Angie's List: Changing doctors
The relationship between doctor and patient is the most important aspect of health care. But sometimes, it's time to move on.
Not every doctor-patient relationship is a good fit. For Indianapolis resident Libby McMullen, she learned that at the worst time.
"I get to the hospital to be induced and that morning I get there and everything we had talked about and planned for my induction went out the window," she said.
McMullen says since giving birth to her son Greyson, she's been in search of a new OBGYN. After all, it's her money and her health.
"You shouldn't let embarrassment about switching stop you seeking out what's going to work best for you and your family," she said.
"If you are going to switch doctors, the most important thing is to find your new doctor ahead of time because it can be a little complicated whether it's looking for someone who takes your insurance or has openings. You don't want to be left in a lurch without a doctor," said Angie Hicks, Angie's List founder.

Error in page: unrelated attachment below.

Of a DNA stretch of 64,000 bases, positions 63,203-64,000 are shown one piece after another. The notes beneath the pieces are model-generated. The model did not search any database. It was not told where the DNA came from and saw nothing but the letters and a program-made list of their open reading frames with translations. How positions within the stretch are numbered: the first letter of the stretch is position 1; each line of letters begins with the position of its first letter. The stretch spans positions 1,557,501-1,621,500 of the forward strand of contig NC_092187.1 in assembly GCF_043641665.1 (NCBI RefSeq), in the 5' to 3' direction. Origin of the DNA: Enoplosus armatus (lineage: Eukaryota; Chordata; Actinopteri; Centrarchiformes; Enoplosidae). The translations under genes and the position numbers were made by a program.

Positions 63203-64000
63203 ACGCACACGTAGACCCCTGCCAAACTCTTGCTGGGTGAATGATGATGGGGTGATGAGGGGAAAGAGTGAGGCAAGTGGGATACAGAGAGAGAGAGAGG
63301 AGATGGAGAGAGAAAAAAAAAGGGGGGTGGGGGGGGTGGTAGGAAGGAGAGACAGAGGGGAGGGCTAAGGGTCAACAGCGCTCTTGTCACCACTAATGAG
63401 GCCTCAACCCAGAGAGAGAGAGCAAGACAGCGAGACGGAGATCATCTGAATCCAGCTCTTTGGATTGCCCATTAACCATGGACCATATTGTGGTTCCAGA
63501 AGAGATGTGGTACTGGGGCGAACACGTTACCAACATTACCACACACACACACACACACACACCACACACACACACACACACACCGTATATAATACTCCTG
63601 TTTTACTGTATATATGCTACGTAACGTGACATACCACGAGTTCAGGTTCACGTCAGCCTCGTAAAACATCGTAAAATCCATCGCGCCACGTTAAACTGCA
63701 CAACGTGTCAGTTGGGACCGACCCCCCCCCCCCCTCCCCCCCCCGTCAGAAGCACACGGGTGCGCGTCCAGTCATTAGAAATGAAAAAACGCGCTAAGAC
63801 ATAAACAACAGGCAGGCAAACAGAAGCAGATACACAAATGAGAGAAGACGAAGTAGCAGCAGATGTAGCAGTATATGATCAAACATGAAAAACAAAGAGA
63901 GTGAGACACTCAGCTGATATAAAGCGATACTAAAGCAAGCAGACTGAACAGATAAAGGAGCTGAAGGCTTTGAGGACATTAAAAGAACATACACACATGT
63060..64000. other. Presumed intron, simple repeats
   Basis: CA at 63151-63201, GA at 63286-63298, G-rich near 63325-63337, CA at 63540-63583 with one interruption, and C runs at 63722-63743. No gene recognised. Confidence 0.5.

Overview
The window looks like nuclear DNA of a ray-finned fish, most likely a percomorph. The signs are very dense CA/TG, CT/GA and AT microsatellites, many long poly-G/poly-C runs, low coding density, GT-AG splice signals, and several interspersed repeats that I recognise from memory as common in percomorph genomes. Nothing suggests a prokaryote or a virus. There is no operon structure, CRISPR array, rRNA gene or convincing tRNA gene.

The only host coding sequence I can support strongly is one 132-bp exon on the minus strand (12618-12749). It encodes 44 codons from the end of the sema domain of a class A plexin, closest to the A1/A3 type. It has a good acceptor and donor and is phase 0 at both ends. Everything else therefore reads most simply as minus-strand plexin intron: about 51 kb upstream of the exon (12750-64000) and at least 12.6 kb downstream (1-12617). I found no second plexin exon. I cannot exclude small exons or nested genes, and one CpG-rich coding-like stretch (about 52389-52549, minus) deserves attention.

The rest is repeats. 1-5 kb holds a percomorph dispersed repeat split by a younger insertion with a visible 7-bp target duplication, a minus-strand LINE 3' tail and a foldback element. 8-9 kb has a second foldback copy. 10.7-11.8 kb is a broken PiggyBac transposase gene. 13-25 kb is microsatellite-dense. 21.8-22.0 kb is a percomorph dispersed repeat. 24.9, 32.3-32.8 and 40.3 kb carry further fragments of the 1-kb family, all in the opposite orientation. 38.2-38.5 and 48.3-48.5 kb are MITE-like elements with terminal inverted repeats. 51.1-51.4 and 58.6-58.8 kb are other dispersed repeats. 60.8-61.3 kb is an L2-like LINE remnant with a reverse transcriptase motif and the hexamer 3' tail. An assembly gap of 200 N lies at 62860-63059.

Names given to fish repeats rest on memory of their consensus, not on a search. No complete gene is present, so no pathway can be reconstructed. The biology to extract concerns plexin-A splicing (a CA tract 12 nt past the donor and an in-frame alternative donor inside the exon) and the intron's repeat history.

According to recent Angie's List poll, nearly 40 percent of respondents have switched their doctors, primary or specialty, within the last two years. While many of them did not explain why they made the change, it might be a good idea to let the doctor know.
"You can either tell them in person or tell them over the phone. If you are not comfortable doing that consider an email. You can also give an online review - it's a great way to give that feedback to the provider," said Hicks.
When switching doctors, don't forget to have your medical records sent over to the new provider and keep in mind, you may have to pay for copies.